Internet diplomacy faces challenge at home

By William Matthews

February 15, 2011

Internet broadcasts and social networking services funded by the U.S. government might have helped topple autocrats in Tunisia and Egypt, but now they're facing a determined adversary here at home. House Republicans' plans to cut more than $100 billion from the federal budget would lop nearly 10 percent from the $745 million budget of the Broadcasting Board of Governors. If the cut is approved, then spending by the agency that runs Voice of America, Radio Free Asia, Middle East Broadcasting Networks and other U.S. communications efforts aimed at promoting democracy would fall "below what you had last year," warned Rep. Howard Berman, D-Calif. Rep. Harold Rogers, chairman of the House Appropriations Committee, hailed the cuts proposed Feb. 11 as "the largest reduction in nonsecurity discretionary spending in the history of the nation." The cuts would be to the continuing resolution that has been funding the federal government at 2010 levels since October 2010. The budget for 2011 stalled in Congress. The proposed cuts are "a massive down payment on the new Republican majority's commitment to drastically decrease discretionary funding," Rogers said. But in remarks before a BBG seminar on its role in new media and revolution, Berman said he will oppose cutting the agency's budget. "If you exempt national security from the cuts but you don't include public diplomacy in that, that's something to fight and resist," he said. The Appropriations Committee published a chart of proposed cuts listing the Broadcasting Board of Governors' share as $50 million from its current spending level of $745 million. A cut that large "would have very serious consequences for us in international broadcasting," said BBG spokeswoman Letitia King. "It is difficult to say how we would implement it." The agency already is struggling to absorb rising costs -- from rent on buildings to health insurance costs to vendors' fees -- with its budget frozen at the 2010 level, she said. The proposed cuts loom even as BBG boasts of its role in Tunisia's Jasmine Revolution and Egypt's popular uprising. BBG-sponsored Alhurra Television provided Tunisians with coverage of the public demonstrations that drove presidents from office in Tunisia and Egypt. And Alhurra was the first network to announce the imminent departure of Egyptian President Hosni Mubarak. During the turmoil, Alhurra's reputation changed, said Mohamed Al-Yahyai, host of the network's Eye on Democracy program. It went from being considered an American-run Arabic-language TV network to being "considered like any other TV network -- not American," he said. BBG beams television, radio and Internet broadcasts to 165 million people in more than 100 countries around the world, including Iran, North Korea and Cuba. It develops technology and techniques for circumventing national internet firewalls, and employs a variety of new media such as social networking, interactive websites and video and audio podcasts to reach audiences in China. The agency also provides texting services to countries where they do not otherwise exist.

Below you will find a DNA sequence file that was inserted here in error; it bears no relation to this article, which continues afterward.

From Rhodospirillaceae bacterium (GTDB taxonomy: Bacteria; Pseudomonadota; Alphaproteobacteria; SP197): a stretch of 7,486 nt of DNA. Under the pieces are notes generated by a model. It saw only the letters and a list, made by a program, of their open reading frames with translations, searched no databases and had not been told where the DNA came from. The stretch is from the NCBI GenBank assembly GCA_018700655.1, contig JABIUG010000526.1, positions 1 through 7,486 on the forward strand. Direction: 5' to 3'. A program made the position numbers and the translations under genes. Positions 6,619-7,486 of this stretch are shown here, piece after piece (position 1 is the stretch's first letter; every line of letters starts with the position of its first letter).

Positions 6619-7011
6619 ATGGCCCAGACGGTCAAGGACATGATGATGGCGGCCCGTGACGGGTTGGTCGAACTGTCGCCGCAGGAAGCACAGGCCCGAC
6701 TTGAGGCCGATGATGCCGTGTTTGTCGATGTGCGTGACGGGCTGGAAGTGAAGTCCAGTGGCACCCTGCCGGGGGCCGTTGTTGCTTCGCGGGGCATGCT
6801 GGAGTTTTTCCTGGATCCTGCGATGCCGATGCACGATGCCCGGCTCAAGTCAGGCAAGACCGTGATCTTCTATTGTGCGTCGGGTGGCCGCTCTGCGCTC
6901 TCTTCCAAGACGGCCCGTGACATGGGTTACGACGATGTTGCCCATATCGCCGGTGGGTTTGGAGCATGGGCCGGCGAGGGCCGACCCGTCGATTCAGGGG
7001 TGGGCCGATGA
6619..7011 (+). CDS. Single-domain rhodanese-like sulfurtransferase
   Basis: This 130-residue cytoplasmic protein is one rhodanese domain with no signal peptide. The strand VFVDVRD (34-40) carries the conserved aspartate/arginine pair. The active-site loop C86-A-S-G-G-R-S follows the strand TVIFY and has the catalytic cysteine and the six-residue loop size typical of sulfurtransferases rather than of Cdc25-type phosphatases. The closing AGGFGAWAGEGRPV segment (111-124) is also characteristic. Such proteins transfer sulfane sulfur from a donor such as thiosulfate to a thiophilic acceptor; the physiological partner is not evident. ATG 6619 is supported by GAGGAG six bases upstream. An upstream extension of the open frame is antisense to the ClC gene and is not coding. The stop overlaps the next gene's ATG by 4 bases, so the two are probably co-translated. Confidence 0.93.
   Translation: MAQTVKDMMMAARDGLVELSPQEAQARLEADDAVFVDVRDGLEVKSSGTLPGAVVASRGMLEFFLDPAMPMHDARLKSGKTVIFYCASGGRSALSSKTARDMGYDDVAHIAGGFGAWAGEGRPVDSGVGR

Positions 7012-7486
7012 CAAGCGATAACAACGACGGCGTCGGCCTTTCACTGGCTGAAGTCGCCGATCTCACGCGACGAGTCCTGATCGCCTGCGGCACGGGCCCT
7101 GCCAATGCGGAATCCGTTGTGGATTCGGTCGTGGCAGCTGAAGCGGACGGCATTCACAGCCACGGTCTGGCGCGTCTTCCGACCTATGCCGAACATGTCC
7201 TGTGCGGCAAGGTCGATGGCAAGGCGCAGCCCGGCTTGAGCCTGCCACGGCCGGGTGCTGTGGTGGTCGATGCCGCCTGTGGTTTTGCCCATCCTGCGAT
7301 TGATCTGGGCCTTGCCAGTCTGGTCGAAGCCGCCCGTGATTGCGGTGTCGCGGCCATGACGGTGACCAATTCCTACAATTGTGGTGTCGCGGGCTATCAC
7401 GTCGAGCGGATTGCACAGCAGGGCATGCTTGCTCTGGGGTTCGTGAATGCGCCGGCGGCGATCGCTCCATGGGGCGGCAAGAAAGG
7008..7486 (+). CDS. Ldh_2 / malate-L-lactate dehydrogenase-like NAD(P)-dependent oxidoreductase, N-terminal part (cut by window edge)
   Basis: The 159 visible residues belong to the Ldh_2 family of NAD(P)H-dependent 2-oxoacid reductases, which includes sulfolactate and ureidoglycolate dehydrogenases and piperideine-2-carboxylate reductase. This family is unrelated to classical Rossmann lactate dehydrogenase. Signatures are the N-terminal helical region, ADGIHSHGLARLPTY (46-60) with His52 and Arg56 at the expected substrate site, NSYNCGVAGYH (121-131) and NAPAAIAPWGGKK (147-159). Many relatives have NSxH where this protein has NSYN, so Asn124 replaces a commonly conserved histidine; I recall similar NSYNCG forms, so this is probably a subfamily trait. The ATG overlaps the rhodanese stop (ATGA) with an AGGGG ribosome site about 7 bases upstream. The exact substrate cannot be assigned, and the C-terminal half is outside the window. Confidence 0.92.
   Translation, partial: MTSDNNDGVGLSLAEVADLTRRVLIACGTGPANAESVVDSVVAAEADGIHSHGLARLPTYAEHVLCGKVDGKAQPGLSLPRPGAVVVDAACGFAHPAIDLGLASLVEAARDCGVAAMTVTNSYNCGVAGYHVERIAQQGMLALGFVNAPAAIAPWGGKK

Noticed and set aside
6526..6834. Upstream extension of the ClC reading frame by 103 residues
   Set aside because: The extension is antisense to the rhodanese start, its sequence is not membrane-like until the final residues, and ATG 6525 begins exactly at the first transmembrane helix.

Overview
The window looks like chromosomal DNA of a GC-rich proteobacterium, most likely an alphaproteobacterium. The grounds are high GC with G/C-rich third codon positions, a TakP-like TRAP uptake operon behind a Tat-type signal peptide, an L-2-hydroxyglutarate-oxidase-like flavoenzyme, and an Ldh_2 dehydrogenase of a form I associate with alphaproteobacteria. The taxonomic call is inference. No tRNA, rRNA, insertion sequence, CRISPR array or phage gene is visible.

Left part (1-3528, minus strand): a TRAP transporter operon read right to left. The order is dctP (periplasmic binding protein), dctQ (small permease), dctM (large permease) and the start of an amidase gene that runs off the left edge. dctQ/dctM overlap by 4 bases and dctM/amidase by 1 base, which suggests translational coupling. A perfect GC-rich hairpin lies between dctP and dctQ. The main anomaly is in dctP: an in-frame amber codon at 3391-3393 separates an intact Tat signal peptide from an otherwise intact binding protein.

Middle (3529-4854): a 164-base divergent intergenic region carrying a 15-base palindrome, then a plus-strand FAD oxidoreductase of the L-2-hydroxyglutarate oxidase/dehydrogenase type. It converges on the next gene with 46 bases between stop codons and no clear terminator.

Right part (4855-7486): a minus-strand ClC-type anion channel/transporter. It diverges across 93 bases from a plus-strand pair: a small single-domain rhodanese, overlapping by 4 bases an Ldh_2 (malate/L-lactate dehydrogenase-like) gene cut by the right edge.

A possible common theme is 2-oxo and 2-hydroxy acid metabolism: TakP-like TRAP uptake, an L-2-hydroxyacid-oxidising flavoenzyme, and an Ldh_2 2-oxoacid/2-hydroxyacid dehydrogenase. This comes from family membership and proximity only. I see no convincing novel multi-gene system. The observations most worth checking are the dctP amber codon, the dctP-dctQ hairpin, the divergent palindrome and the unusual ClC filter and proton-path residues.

By William Matthews

February 15, 2011

http://www.govexec.com/federal-news/2011/02/internet-diplomacy-faces-challenge-at-home/33331/